By Steve Beauregard
In a city known for its lights, the enormous powerful bright light atop the Luxor Hotel and Casino shines above, and more powerfully, than all others. The iconic light is perhaps even more noteworthy than the resort’s unique architecture.
The Luxor’s light, (called the “sky beam”), is not just one giant bulb, but rather, 39 individual 7,000 watt bulbs situated on the ground in a room around fifty feet below the top point of this black pyramid on the Las Vegas Strip.
It’s the most powerful light in the world.
Luxor’s Sky Beam
Each light reportedly costs in the $1,200 range and can last for 2,000 hours. It’s estimated the 39 individual lights combine to generate 40 billion candlepower.
John Lichtsteiner, an engineer at the Luxor, told the CBS affiliate in Las Vegas, KLAS, that it costs $51 an hour to run the lights, of which $20 an hour is for electricity. So the electric bill is a surprisingly reasonable $20 an hour to light up the Luxor Sky Beam. Compare that to reports in 1993, when the hotel first opened, pegging the Luxor sky beam’s electric bill at an estimated $1 million dollars per year.
Can you See the Luxor Light Beam From Space?
The oft-repeated legend that you can see the Luxor’s light beam from space is a myth, started from the Luxor’s hotel statement that astronaut Daniel Brandenstein, who flew on four different space shuttle missions, saw it from space.
In reality, experts and photographs taken from the International Space Station show that while Brandenstein and other astronauts can spot Las Vegas lights from space, the Luxor’s beam gets caught up in the bright fog of lights, and does not stand out as a separate, distinctive beam.
This also dispels the myth that you could read a newspaper from the Luxor light from 10 miles out in space. It is, however, visible from air hundreds of miles away. Pilots in Los Angeles, for example, have reported seeing the Luxor’s beam.
(Here’s a behind the scenes look at the Luxor’s light)
According to the lighting design team G-Force International Entertainment Corporation, who originally worked on the Luxor’s light, the beam is visible (on a clear night), from the ground in places as far away as Laughlin, Nevada, and Mesquite, Nevada.
The light, however, is also not as powerful as it once was.
Since 2008, only half of the lights are turned on each night, making the light half as bright as it was previously. This was, no doubt, due to the cheapskates at MGM Resorts World, who took ownership of the Luxor in 2006.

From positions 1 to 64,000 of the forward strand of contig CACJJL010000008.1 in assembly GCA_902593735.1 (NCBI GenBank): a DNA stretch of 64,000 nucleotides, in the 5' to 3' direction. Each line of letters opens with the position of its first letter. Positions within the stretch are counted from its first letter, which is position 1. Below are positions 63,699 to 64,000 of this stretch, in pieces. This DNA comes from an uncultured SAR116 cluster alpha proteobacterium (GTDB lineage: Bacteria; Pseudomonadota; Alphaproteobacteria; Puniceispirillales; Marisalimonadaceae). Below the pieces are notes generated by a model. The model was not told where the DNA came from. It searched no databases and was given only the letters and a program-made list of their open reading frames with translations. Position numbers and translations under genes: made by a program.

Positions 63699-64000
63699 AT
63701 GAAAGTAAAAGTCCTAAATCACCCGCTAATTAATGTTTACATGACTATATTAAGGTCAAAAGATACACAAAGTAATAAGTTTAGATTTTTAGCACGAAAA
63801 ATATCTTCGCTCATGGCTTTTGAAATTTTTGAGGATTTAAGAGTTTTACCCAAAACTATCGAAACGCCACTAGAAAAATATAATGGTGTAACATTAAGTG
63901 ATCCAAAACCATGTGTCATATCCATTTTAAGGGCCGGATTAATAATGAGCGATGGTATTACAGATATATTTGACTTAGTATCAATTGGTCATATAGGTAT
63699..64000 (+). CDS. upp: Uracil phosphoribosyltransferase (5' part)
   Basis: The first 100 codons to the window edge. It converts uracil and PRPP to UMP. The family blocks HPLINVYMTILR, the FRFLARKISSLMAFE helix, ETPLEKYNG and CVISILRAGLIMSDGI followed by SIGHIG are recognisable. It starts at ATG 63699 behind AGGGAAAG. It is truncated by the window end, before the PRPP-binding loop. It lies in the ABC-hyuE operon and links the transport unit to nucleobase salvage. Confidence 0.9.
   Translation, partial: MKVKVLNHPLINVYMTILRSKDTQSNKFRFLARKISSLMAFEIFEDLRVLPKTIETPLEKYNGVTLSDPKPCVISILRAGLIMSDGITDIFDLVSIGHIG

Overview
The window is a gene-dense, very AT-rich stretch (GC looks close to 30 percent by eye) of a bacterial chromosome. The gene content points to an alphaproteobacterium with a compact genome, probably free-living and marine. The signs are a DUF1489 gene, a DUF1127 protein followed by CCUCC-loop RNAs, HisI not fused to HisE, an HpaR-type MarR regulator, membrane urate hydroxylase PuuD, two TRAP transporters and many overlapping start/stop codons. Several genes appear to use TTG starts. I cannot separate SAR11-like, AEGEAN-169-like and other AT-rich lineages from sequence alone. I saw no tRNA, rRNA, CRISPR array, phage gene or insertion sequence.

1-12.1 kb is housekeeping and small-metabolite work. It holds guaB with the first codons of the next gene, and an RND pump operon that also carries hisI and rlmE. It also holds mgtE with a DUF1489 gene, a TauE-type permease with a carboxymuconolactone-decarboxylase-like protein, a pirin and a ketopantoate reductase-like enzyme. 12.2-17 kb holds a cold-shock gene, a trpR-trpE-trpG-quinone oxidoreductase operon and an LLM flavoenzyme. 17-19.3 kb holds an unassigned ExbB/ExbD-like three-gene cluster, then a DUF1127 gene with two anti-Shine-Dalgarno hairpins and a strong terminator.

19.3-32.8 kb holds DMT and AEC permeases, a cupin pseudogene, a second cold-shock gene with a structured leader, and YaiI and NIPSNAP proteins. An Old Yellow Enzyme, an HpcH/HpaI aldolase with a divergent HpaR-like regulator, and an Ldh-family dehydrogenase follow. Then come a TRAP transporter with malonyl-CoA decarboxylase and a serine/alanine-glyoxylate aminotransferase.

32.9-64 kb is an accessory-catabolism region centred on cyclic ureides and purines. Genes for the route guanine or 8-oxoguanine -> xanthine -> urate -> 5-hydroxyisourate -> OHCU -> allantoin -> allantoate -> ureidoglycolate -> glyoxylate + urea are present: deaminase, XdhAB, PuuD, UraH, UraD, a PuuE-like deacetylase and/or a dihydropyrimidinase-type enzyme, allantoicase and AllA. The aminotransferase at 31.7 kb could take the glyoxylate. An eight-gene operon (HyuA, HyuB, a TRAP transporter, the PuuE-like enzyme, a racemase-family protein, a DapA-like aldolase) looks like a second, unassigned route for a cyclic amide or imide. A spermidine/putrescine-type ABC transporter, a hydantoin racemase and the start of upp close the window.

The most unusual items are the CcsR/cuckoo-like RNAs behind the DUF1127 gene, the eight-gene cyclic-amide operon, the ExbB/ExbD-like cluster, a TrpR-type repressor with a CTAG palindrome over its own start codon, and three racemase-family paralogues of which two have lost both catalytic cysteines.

The Luxor’s sky beam opened with the resort, on October 15th, 1993.
The main bright beam on top is set to timers, designed to turn on the light around dusk, turning it off at dawn. Strobe lights are turned on before the main beam is lit so as to not startle any airline pilots at nearby McCarran International Airport across the street. The whole system is run by computers.
So no, there’s not one giant switch you could flip on or off, or cord to plug in, a’la Clark Griswold in “Christmas Vacation.” You would, however be immediately blinded if you were to be situated above the lights and look into them. (I know, “Thank you Captain Obvious.”)
It takes a lot to stand out on the Strip
Another interesting fact from reporter Sonya Padgett’s article in the Las Vegas Review Journal, is how much heat the lights generate. At five inches above the light, temperatures have been measured at 500 degrees.
She also reports that once the light was first turned on back in 1993, moths and other bugs were immediately drawn to it, which in turn, attracted bats who like to feast on the moths.
In addition the giant bream, the Luxor has distinctive light up and down the four corners of the pyramid.
In 1997, lighting was added along all four corners of the Luxor. This was done after a four year project designed to alleviate concerns that the resort didn’t stick out as an attraction compared to other brightly-lit resorts on the Las Vegas Strip, and that you couldn’t really see the Luxor at night, due to it being all black glass.
(Photos courtesy of brxO and Scott Swigart via Flickr.)